Health Reports
Gentrification, Urban Interventions and Equity (GENUINE): A map-based gentrification tool for Canadian metropolitan areas

by Caislin L. Firth, Benoit Thierry, Daniel Fuller, Meghan Winters, and Yan Kestens

Release date: May 19, 2021


Urban renewal provides huge potential for improving population health in cities, but it may also carry unintended consequences for health equity. Health inequities may be reinforced by a lack of investment in disadvantaged neighbourhoods and also by unexpected gentrification processes. Gentrification is an area-level process in which formerly declining, under-resourced neighbourhoods experience reinvestment and in-migration of increasingly affluent new residents.Note 1Note 2Note 3 There may be a multitude of consequences when the physical, social and economic environments of neighbourhoods are transformed by the gentrification process.Note 4Note 5 In Canada, both the causes and consequences of gentrification have been explored in studies that shed light on who benefits from and who is harmed by such neighbourhood changes. Within Canadian cities, gentrification may be signalled by specific built-environment changes, such as greater access to rapid transit systemsNote 6 and green space,Note 7 which have been associated with gentrifying areas. The social fabric of neighbourhoods is impacted by gentrification through declining social mix, ethnicity diversity and immigrant concentration,Note 8 as well as by increasing housing evictions.Note 9 However, increased collective efficacy might also be a result.Note 10 Policy makers, city planners, and researchers require consistent, reliable data and tools for documenting gentrification to inform the design of healthy cities.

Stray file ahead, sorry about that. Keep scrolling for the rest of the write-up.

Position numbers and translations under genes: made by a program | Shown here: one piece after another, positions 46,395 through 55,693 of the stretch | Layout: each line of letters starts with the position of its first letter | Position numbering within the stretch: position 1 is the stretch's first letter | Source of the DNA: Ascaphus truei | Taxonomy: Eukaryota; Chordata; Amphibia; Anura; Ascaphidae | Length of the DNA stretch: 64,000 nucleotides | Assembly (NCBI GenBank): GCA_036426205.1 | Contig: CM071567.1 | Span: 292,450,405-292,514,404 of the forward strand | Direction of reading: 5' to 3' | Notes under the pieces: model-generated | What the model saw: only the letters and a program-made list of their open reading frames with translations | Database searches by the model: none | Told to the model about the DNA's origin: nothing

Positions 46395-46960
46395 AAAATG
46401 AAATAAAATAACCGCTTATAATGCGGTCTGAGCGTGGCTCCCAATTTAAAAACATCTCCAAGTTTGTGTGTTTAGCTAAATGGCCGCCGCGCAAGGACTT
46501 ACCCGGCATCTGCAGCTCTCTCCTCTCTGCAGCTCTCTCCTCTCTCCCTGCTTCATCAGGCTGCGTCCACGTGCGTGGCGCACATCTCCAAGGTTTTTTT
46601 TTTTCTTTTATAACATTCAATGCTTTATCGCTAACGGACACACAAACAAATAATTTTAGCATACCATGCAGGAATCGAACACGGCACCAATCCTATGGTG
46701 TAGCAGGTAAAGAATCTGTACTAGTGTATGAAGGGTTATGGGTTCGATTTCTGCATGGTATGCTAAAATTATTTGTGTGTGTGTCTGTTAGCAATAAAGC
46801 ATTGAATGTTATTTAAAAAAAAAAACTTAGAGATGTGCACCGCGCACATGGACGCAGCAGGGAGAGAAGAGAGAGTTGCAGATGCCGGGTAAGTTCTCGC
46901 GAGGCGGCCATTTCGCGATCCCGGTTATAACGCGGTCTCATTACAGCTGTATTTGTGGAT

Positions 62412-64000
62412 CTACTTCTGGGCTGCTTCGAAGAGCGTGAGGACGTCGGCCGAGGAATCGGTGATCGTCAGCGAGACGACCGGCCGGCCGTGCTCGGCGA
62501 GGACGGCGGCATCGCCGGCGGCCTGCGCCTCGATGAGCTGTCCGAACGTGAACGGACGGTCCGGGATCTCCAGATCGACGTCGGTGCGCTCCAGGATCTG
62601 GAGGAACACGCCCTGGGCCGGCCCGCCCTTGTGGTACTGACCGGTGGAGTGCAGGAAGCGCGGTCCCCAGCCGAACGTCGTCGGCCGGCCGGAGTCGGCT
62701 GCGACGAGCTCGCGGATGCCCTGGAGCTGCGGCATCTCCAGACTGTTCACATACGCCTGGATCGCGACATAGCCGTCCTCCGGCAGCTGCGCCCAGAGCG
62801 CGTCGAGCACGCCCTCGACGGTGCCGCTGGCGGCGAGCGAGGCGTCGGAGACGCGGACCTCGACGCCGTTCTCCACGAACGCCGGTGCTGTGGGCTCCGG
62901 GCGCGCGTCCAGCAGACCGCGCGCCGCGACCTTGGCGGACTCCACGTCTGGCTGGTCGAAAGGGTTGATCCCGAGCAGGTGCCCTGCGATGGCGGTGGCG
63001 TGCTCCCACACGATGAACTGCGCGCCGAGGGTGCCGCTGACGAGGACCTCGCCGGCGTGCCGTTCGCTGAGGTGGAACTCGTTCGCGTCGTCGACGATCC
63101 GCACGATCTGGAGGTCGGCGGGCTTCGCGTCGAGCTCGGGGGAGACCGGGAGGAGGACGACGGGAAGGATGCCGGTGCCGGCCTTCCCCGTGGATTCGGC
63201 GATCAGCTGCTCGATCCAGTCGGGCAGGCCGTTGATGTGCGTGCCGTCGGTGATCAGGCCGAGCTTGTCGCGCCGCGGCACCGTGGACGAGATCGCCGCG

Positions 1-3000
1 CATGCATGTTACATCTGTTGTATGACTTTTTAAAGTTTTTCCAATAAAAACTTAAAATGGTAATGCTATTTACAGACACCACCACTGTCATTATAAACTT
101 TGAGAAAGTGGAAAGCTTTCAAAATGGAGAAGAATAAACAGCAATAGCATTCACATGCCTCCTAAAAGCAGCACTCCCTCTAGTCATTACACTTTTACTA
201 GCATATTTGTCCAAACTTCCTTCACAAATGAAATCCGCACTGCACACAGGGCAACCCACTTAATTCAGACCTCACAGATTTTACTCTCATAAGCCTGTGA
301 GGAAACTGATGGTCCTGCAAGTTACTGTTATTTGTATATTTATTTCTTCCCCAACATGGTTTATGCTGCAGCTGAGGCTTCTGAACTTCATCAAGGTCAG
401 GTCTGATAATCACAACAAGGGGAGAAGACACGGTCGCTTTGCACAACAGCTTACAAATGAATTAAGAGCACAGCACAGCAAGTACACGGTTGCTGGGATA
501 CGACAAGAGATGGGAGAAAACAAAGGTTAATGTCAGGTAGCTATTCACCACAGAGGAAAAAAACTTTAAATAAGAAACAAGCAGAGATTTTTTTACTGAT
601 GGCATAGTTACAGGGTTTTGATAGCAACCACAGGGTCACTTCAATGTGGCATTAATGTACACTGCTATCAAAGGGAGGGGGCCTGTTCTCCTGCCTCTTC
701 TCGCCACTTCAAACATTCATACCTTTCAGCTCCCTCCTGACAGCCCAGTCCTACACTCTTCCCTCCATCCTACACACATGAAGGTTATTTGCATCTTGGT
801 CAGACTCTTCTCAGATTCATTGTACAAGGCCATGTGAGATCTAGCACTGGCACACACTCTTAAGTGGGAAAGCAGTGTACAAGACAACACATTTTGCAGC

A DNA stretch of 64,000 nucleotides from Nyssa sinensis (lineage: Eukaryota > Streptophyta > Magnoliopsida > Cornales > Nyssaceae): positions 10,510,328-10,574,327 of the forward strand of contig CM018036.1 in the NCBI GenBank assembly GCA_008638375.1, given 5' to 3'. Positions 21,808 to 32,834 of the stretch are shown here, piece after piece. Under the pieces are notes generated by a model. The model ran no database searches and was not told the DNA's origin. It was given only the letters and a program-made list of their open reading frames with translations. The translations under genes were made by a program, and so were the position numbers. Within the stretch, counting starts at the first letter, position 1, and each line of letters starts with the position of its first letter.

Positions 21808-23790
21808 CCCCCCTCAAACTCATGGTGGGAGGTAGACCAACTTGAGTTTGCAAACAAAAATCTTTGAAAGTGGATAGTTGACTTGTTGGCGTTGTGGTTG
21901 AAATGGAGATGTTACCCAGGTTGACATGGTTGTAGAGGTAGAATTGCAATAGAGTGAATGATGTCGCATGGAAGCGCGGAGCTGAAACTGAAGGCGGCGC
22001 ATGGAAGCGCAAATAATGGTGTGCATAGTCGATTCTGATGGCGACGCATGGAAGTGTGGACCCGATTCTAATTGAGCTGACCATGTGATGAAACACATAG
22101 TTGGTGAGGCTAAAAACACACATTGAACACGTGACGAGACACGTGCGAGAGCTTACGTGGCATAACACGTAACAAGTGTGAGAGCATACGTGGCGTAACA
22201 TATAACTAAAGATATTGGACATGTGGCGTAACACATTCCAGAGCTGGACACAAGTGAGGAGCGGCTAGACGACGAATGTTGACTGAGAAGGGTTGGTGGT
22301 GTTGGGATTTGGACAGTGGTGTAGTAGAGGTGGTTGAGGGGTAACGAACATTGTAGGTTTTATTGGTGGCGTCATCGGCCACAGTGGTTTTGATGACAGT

The phenomenon of gentrification is often measured through changes in neighbourhood features, in housing, and in the composition of residents over a period of time. For example, neighbourhood changes are often measured in 10-year intervals, aligning with U.S. census data collection or every two censuses in Canada.Note 11 Quantitative gentrification measures enable reproducibility and facilitate comparisons between cities.Note 12 However, no consensus exists on which housing or residential composition factors to include or on what time period is most relevant.Note 13 Many researchers rely on a rule-based approach, first detecting gentrifiable or low socioeconomic status areas in a given census and then identifying those that experienced significant change—i.e., were gentrified—in a subsequent census.Note 11